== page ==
Christians have never doubted Christ’s parting promise to his disciples, “Lo, I am with you always, even to the end of the world.” But throughout the history of the Church there has been no end of controversy over the question of how the risen, ascended Christ fulfills his promise. From medieval times the Roman church has conceived of a corporal presence of Christ in the Lord’s Supper. Reformed theology, following Calvin’s lead, speaks of a spiritual presence of Christ mediated by the Spirit, who bears witness to Christ through the Word and sacraments. More recently, Christ’s presence with and in his Church has been viewed as a “corporate” presence, Christ being embodied in the Church, in its worship and work in the world.
Among contemporary American theologians, Dietrich Ritschl has turned out a skillfully tooled doctrine of Christ, showing the implications of Christ’s presence for the Church in our time, from the viewpoint of secular theology. What follows is an examination of the main outlines of contemporary Christology, particularly the view of Ritschl expressed in his Memory and Hope: An Inquiry Concerning the Presence of Christ (Macmillan, 1967).
Ritschl contends that the main problem for Western theology since the time of Augustine has been how to relate the historical past to the existential present. Concretely, this is the problem of the relation between the present Church and the presence of Christ, and also the relation between the present Church and the Christ of the past. Western theology has concentrated on the latter issue exclusively, says Ritschl; it has been concerned with understanding the “relevance” of the historical Jesus and the “historically risen Christ” instead of focusing attention ...1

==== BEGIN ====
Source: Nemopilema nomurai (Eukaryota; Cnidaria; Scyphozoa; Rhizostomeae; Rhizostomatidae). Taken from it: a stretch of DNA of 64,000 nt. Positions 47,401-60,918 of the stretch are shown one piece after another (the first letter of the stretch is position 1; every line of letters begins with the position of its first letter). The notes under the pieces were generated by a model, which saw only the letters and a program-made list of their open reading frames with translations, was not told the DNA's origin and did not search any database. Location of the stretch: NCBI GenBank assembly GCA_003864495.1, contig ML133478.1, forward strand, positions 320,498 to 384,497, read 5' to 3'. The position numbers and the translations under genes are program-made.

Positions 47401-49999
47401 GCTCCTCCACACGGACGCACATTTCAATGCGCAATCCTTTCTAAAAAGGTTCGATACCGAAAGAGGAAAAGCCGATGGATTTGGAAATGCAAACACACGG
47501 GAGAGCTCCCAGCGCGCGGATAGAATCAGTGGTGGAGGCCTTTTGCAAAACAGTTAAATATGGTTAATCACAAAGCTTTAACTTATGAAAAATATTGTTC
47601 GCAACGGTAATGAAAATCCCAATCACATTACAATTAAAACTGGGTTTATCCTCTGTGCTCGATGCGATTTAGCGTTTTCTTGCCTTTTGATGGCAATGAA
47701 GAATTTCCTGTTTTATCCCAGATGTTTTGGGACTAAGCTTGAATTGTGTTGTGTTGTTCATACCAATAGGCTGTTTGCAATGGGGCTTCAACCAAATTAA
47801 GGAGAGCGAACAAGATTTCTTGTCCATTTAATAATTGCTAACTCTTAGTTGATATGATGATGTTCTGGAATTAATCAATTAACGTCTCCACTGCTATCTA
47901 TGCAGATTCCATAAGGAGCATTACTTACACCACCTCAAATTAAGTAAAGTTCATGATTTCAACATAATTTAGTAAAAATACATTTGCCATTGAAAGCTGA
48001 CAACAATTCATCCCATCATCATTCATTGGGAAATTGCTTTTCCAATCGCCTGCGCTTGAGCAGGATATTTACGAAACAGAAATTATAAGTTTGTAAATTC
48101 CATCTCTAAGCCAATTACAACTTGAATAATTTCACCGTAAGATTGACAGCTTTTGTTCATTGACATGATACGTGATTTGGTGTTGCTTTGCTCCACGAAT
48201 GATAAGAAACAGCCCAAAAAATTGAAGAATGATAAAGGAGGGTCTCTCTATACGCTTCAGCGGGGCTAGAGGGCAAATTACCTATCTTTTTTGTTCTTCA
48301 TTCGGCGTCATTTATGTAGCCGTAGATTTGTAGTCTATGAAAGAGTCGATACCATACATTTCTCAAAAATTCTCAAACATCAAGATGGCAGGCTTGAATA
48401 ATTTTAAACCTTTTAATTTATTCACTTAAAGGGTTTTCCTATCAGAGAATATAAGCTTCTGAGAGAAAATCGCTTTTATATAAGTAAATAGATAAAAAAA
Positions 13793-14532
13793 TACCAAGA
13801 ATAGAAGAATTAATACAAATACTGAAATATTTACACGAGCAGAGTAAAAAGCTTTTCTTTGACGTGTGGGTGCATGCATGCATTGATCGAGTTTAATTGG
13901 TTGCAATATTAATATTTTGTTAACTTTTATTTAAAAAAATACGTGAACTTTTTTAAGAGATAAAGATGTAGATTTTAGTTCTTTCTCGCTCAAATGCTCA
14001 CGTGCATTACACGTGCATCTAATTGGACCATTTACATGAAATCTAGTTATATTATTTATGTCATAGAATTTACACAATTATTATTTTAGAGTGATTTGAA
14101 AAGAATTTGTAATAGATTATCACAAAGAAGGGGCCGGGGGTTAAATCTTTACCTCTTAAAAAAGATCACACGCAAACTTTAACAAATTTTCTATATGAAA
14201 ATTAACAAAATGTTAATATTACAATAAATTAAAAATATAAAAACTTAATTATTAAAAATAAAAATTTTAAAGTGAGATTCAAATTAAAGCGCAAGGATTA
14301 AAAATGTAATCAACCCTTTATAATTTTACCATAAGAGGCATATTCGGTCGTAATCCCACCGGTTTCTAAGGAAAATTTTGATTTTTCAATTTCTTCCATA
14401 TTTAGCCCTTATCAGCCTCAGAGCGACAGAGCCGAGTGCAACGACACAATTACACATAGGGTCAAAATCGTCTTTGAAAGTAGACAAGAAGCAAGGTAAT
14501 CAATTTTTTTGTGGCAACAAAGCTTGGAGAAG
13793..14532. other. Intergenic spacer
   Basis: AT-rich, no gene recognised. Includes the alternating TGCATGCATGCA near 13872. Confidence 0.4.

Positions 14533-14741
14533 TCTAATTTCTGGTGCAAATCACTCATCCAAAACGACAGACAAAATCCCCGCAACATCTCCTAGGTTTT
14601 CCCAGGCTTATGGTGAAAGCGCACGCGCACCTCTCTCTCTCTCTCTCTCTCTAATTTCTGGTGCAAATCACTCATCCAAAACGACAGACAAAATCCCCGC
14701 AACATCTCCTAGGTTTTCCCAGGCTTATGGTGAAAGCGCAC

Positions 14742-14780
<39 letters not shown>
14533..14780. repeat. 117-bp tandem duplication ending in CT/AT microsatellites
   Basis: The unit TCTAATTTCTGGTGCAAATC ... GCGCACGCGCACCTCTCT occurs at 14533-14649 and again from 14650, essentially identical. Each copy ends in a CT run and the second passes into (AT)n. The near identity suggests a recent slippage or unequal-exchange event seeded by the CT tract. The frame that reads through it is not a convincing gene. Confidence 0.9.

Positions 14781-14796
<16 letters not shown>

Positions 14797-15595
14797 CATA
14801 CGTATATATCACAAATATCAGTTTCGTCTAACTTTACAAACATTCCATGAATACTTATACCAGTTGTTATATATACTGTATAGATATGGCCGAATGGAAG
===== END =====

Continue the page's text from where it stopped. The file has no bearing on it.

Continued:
Already a CT subscriber? Log in for full digital access.
Subscribe to Christianity Today and get access to this article plus 60+ years of archives.
- Home delivery of CT magazine
- Complete access to articles on ChristianityToday.com
- Over 120 years of magazine archives plus full access to all of CT’s online archives
- Learn more